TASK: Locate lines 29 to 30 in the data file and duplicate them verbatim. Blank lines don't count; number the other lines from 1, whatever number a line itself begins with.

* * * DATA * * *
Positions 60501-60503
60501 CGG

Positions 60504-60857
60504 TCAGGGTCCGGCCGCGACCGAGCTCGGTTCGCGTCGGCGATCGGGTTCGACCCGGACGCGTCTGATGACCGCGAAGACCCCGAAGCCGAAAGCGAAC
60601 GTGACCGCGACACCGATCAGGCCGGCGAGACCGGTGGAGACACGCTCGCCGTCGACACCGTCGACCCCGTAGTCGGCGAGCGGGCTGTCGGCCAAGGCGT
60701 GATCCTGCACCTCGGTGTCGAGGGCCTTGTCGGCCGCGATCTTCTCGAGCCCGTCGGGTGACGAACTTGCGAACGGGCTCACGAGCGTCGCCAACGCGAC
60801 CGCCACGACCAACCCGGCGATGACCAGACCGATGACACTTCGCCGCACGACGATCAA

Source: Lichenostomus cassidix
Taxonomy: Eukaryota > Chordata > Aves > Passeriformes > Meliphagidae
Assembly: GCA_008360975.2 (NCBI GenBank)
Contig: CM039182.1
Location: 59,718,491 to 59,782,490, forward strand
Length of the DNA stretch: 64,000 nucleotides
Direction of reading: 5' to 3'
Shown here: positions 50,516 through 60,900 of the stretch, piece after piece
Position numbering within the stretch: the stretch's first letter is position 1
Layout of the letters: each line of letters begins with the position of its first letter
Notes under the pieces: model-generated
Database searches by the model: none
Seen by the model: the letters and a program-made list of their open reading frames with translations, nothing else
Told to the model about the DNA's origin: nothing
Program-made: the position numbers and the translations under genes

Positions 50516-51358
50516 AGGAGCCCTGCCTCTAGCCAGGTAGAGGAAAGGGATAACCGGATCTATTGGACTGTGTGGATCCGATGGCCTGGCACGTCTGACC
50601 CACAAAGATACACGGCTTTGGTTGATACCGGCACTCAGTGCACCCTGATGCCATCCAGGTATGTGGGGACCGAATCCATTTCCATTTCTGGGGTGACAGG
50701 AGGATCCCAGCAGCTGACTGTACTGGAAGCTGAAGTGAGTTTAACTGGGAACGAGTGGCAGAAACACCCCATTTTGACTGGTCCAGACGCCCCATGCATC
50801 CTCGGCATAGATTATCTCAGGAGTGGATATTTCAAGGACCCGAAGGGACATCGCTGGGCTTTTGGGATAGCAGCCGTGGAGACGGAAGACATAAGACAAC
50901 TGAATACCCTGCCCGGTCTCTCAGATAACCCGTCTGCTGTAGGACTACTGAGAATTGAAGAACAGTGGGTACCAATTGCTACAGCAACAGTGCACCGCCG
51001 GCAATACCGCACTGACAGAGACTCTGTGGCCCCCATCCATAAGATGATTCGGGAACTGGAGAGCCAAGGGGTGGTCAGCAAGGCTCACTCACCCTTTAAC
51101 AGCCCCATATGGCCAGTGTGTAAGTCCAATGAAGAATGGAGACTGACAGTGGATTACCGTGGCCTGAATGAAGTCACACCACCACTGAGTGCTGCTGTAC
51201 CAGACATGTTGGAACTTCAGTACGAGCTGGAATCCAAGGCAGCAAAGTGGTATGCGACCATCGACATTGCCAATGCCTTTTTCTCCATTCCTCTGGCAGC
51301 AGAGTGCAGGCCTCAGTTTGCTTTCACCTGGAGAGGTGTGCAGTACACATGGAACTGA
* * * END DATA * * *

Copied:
51001 GCAATACCGCACTGACAGAGACTCTGTGGCCCCCATCCATAAGATGATTCGGGAACTGGAGAGCCAAGGGGTGGTCAGCAAGGCTCACTCACCCTTTAAC
51101 AGCCCCATATGGCCAGTGTGTAAGTCCAATGAAGAATGGAGACTGACAGTGGATTACCGTGGCCTGAATGAAGTCACACCACCACTGAGTGCTGCTGTAC